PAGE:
fairies are devils -- 12/23/16

Today's selection -- from Elf Queens and Holy Friars by Richard Firth Green. For centuries, Europeans believed in fairies. But what exactly were fairies? The most common belief was that they were devils, and they interacted with the world in two ways -- by copulating with mortals or by abducting them:

"For sixteenth-century England, it is a comparatively simple matter, in M. W. Latham's words, 'to reproduce the everyday belief of the Elizabethans concerning the fairies, to treat the fairies not as mythical personages or as fanciful creations of the literary imagination or of popular superstition, but to regard them, as did their human contemporaries of the 16th century, as cred­ible entities and as actual and existing beings.' ... One of the most concise and thorough descriptions of [fairies] appears in a treatise on the geography of Iceland written in the late sixteenth century probably by Oddur Einarsson, the Lutheran bishop of Skálholn; it will provide us with a useful point of departure:

But some [beings], who live in the hills close to men, are more amicable and not so dangerous unless they chance to have been harmed by some kind of injury and provoked to wickedness. They seem, indeed, to be endowed with bodies of incredible subtlety, since they are even thought to enter into mountains and hills. They are invisible to us unless they wish to appear of their own volition, yet the properties of certain men's eyes are such that the presence of no spirit can ever escape their sight (as was Lynceus's unhappy situation). They know a thousand devices and an infinite number of tricks with which they harass men in wretched ways, but their young people are said to have a similar stature, clothing, and even way of life to that of their human neighbors, and to take excessive pleasure in coupling with humans. Examples are not lacking of a number of the rogues who are said to have impregnated women beneath the earth and had access to them at fixed times or as many times as they wished. And from time to time the women of our land have been oppressed by these earth-dwellers and innocent boys and girls and the young people and adolescents of both sexes have very often been taken away, though quite a few are restored safe and sound after a number of days, or sometimes a number of weeks, but some are never seen again, and certain ones are found half-alive, etc. But it would be tedious to waste more of this study on them; for whether these things are brought about by the frauds, impostures, and illusions of the devil, which seems to be the view of almost all the more reasonable people, or whether they are some kind of mixed species created between spirits and animals, as some conjecture, yet it is certain that the appearance of these spirits has been common in many other regions, not only in Iceland, so that it is pointless to take this [their ubiquity in Iceland) as evidence that these curious creatures were fashioned in the underworld.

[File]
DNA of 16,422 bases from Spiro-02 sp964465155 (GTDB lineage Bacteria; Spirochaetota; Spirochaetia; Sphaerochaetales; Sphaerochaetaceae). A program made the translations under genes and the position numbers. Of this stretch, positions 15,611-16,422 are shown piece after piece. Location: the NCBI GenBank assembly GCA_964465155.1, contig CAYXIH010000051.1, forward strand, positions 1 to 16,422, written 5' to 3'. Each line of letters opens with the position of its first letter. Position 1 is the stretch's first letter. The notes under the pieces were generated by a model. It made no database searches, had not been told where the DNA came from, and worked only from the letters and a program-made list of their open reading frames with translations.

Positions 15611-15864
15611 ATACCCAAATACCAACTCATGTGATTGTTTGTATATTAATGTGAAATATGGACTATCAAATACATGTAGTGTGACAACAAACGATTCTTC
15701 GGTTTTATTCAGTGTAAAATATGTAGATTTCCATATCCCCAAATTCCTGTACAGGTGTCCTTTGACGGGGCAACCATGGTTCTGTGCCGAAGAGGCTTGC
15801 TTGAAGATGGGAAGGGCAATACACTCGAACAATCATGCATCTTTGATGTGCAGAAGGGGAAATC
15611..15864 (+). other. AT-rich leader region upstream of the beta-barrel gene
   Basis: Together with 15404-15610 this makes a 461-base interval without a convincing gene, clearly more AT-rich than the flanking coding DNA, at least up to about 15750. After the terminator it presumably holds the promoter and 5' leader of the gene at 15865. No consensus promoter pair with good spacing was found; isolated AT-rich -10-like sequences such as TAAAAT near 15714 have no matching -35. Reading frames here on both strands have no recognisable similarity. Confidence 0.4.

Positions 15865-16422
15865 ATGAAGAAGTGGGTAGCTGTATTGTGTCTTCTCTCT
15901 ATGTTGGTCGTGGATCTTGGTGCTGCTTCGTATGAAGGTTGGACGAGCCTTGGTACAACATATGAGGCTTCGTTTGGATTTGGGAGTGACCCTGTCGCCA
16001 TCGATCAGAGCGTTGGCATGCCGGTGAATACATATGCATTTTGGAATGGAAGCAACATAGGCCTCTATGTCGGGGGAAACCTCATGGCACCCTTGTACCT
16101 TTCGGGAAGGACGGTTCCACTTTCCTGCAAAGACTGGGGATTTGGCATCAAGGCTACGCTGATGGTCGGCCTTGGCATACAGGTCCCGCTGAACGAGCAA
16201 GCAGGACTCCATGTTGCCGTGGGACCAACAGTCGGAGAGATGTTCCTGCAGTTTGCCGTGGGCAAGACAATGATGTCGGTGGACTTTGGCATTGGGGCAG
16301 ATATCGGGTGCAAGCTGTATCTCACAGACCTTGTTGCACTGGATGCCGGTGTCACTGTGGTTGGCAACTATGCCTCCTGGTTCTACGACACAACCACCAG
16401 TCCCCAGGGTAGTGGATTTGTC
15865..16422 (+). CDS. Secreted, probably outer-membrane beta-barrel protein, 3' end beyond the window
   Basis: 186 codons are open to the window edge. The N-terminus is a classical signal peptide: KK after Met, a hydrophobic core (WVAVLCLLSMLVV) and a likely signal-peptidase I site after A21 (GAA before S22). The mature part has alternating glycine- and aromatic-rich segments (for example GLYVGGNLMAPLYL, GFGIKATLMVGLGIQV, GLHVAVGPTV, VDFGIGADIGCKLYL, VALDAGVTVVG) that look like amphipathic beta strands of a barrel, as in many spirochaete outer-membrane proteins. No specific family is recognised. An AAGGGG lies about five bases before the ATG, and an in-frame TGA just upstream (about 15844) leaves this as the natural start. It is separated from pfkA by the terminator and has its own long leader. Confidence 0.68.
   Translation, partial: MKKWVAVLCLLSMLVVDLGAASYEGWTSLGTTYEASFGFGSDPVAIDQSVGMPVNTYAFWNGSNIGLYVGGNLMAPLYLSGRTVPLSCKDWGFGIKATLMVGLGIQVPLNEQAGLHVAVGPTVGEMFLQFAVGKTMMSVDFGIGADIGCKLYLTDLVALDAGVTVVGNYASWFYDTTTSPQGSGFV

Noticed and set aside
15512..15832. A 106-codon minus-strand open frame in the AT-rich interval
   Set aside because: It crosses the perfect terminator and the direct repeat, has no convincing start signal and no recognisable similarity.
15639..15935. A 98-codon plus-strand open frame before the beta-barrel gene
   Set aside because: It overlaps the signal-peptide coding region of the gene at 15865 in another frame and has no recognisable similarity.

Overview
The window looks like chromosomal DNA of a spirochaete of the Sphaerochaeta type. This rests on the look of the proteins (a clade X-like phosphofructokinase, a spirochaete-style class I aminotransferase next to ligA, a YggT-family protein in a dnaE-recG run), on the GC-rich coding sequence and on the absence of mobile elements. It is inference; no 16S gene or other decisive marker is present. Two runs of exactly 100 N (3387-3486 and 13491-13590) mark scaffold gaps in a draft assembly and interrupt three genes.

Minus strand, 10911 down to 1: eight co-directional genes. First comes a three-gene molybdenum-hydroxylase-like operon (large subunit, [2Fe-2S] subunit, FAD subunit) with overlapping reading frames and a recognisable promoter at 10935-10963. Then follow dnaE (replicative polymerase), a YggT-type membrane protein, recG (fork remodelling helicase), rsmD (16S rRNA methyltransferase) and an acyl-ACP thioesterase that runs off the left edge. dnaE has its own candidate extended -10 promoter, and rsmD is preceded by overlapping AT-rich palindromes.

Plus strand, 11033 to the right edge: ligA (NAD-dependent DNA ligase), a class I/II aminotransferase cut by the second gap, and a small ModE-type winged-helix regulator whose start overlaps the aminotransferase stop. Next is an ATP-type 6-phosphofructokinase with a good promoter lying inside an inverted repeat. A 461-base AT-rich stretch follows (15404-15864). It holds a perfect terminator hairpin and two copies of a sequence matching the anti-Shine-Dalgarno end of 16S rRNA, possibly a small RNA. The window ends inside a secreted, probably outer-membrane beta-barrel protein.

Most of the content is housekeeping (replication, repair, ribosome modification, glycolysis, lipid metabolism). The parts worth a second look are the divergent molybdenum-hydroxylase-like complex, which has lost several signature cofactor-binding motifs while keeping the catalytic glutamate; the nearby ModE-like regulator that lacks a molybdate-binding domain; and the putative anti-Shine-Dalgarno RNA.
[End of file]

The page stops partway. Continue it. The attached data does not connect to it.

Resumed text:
"Some European traditions locate fairies in castles deep in the woods or even in realms beneath the surface of lakes, rather than in underground kingdoms, but otherwise Oddur Einarsson's description conforms closely to the common understanding of the vast majority of medieval people. Though several other kinds of interaction are certainly possible, fairies most often impinge on the human life world in two ways: by copulating with mortals or by abducting them. What is more interesting about Oddur's account for our immediate pur­poses, however, is the attempt he makes to explain these creatures in terms of a standard Christian cosmology. The two possibilities he suggests-that they are either a trick of the devil (fraus Sathanae) or some kind of mixed species (genus mixtum) halfway between spirit and animal -- are found elsewhere, though his apparent reluctance to concede that fairies may actually be devils (a third explanation that was widely entertained by other authorities) seems due to an understandable reluctance to endorse the common belief that the mouth of hell was situated in Iceland.

"Citing James I's statement that the "spirites that are called vulgarlie called the Fayrie' are one of the four kinds of devil 'conversing in the earth,' C. S. Lewis suggested that the idea that fairies were really devils became the 'official view' only around the beginning of the seventeenth century. In actu­ality, however, it had been the orthodox position of the church for more than three hundred years. ...

"By the time of an early fourteenth-century French Dominican redaction and translation of the Elucidarium known as the Second Lucidaire, the faithful are left in no doubt not only that fairies exist, but also that they are quite simply devils: 'And vnto the regarde of be feyryes the which man sayth were wonte to be in tymes past, they were not men ne women naturalles but were deuylles be whiche shewed themselfe vnto be people of pat tyme, for they were paynyms, ydolatres and without fayth.' "


Richard Firth Green


Elf Queens and Holy Friars: Fairy Beliefs and the Medieval Church


University of Pennsylvania Press


Copyright 2016 University of Pennsylvania Press


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